© 2019 by the Sand Partnership with Sandra Ireland Photography

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Words & Music at The Frocester George

Words and Music is a weekly gathering of musician, singers and poets who enjoy the informality of a pleasant venue with the chance to tell a tale, sing a song or whistle a happy tune. At Words and Music anything goes - so whether you bring an old folk tune, a ukulele standard, one of your own songs or poems you’ll be guaranteed to receive an appreciative audience.

 

Anyone can come along to play a tune, sing a song, read a poem, or just bring your drink from the bar and sit in and listen.

The music played is not just traditional but can include anything from rock to modern jazz.

 

Whether you are a seasoned performer or an absolute beginner, why not drop by and check us out.

 

Contributions are one pound per person.

 

 

 

A little bit about The Frocester George 

 

The George has recently undergone a wonderful and sympathetic renovation and can now class itself as one of the counties best places to visit.

 

 

Here’s some facts about the Frocester George’s illustrious past.

 

The oldest parts of this former coaching inn date from the 18th century. 

Grade II listed in 1988 (as Royal Gloucestershire Hussars, Frocester).

 

The George was built in 1716 and traded as the George alehouse during the reign of King George III.

The George was once an important coaching inn on the route from Gloucester to Bath. Here horses rested before tackling the arduous climb up Frocester Hill.

 

The name was changed to the Royal Gloucestershire Hussars in the early 1970’s but reverted back to the George in 1997. Before returning to its proper identity of the George it was known for a year or two as the Royal George - combining both the old names.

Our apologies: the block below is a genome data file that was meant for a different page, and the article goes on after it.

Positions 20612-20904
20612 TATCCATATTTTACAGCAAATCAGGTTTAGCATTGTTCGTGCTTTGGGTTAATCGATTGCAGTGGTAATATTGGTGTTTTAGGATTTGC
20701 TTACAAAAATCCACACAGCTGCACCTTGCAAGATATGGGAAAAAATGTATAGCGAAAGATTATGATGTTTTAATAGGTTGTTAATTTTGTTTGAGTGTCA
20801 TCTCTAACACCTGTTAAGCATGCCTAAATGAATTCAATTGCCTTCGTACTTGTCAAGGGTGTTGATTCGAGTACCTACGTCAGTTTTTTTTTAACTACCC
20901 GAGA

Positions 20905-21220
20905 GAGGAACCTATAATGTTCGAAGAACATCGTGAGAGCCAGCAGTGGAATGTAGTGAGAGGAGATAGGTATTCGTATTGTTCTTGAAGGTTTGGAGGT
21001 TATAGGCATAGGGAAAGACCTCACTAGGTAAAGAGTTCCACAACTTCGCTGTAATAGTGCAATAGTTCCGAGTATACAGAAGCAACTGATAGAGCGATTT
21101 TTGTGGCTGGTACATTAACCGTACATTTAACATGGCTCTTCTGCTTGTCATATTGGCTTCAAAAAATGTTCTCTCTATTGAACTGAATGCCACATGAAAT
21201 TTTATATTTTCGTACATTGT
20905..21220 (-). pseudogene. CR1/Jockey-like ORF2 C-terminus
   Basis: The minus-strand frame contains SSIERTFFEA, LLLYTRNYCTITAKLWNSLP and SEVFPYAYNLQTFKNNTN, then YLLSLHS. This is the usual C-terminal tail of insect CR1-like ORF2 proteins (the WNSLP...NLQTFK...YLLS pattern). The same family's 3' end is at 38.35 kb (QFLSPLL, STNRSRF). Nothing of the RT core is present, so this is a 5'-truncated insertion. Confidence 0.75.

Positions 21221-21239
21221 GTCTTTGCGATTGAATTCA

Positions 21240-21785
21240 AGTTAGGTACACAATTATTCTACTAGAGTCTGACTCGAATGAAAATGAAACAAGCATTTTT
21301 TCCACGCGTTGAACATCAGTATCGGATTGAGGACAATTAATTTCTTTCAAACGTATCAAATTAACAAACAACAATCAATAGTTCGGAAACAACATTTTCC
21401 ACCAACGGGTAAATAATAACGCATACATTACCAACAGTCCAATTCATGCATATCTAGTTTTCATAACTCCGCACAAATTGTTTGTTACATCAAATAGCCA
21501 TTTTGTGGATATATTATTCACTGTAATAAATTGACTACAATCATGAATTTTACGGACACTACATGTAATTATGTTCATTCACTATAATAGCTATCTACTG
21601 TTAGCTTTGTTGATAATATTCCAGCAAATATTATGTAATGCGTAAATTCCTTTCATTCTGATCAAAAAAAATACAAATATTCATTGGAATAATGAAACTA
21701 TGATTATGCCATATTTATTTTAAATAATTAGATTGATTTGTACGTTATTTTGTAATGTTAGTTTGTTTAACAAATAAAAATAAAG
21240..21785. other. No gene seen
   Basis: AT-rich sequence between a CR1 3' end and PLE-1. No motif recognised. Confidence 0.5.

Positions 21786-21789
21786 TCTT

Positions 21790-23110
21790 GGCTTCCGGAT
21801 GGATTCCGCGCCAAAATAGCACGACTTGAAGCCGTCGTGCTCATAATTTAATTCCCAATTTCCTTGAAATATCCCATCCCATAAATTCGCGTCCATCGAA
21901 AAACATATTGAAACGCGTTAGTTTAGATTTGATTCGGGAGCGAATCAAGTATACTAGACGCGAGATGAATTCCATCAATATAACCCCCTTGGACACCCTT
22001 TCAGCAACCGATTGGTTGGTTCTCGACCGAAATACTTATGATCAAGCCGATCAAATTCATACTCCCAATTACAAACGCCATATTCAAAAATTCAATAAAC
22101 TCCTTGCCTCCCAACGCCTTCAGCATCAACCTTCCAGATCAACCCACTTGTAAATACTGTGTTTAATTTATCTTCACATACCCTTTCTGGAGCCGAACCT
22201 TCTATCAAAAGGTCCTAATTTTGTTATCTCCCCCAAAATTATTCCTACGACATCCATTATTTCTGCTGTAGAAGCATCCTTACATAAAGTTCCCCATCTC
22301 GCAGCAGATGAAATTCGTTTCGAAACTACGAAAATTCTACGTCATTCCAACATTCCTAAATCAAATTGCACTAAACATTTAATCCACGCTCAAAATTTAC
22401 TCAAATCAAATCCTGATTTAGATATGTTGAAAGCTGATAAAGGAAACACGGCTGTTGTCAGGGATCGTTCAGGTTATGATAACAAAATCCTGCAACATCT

It is now called the George Inn. The George Inn was named Country Life Country Pub of the Year in 2004 and 2005.

 

In 1974 Whitbread published a book entitled 'Inn and around. 250 favourite Whitbread pubs.’ The hotel was then known as the Royal Gloucestershire Hussars. The following is an extract from the book: 'named in honour of the disbanded Royal Gloucestershire Hussars, this is a comfortable, friendly Georgian-fronted country inn. Four pleasantly furnished bedrooms (one with private bath) make it a popular holiday spot - and the French cuisine in the restaurant is first class. The decor has a distinctly military theme - the elegant dining room has life sized models of 19th-century Hussars, and there is regimental silver on display, permanently loaned to the hotel. The building dates back originally to the 1400’s but the Regency facade was built on in the first years of the last century, so the interior has a delightfully mellowed mixture of the different periods. But it all adds up to a welcoming pub in the very best English inn traditions. 

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